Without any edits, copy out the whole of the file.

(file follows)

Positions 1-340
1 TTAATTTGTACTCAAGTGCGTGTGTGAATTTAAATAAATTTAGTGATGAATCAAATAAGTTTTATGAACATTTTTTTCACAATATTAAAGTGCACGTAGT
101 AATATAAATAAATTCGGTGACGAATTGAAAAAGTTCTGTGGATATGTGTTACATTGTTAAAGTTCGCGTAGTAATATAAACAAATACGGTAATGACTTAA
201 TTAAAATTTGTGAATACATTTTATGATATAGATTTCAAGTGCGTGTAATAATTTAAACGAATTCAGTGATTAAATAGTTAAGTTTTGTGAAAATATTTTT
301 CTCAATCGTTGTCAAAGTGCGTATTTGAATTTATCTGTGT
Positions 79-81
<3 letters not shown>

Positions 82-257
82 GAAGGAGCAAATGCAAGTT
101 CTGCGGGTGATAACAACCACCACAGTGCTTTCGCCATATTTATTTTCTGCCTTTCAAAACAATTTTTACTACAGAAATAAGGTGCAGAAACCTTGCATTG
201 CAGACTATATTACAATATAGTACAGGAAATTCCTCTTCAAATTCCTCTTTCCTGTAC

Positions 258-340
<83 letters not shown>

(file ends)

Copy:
Positions 1-340
1 TTAATTTGTACTCAAGTGCGTGTGTGAATTTAAATAAATTTAGTGATGAATCAAATAAGTTTTATGAACATTTTTTTCACAATATTAAAGTGCACGTAGT
101 AATATAAATAAATTCGGTGACGAATTGAAAAAGTTCTGTGGATATGTGTTACATTGTTAAAGTTCGCGTAGTAATATAAACAAATACGGTAATGACTTAA
201 TTAAAATTTGTGAATACATTTTATGATATAGATTTCAAGTGCGTGTAATAATTTAAACGAATTCAGTGATTAAATAGTTAAGTTTTGTGAAAATATTTTT
301 CTCAATCGTTGTCAAAGTGCGTATTTGAATTTATCTGTGT
Positions 79-81
<3 letters not shown>

Positions 82-257
82 GAAGGAGCAAATGCAAGTT
101 CTGCGGGTGATAACAACCACCACAGTGCTTTCGCCATATTTATTTTCTGCCTTTCAAAACAATTTTTACTACAGAAATAAGGTGCAGAAACCTTGCATTG
201 CAGACTATATTACAATATAGTACAGGAAATTCCTCTTCAAATTCCTCTTTCCTGTAC

Positions 258-340
<83 letters not shown>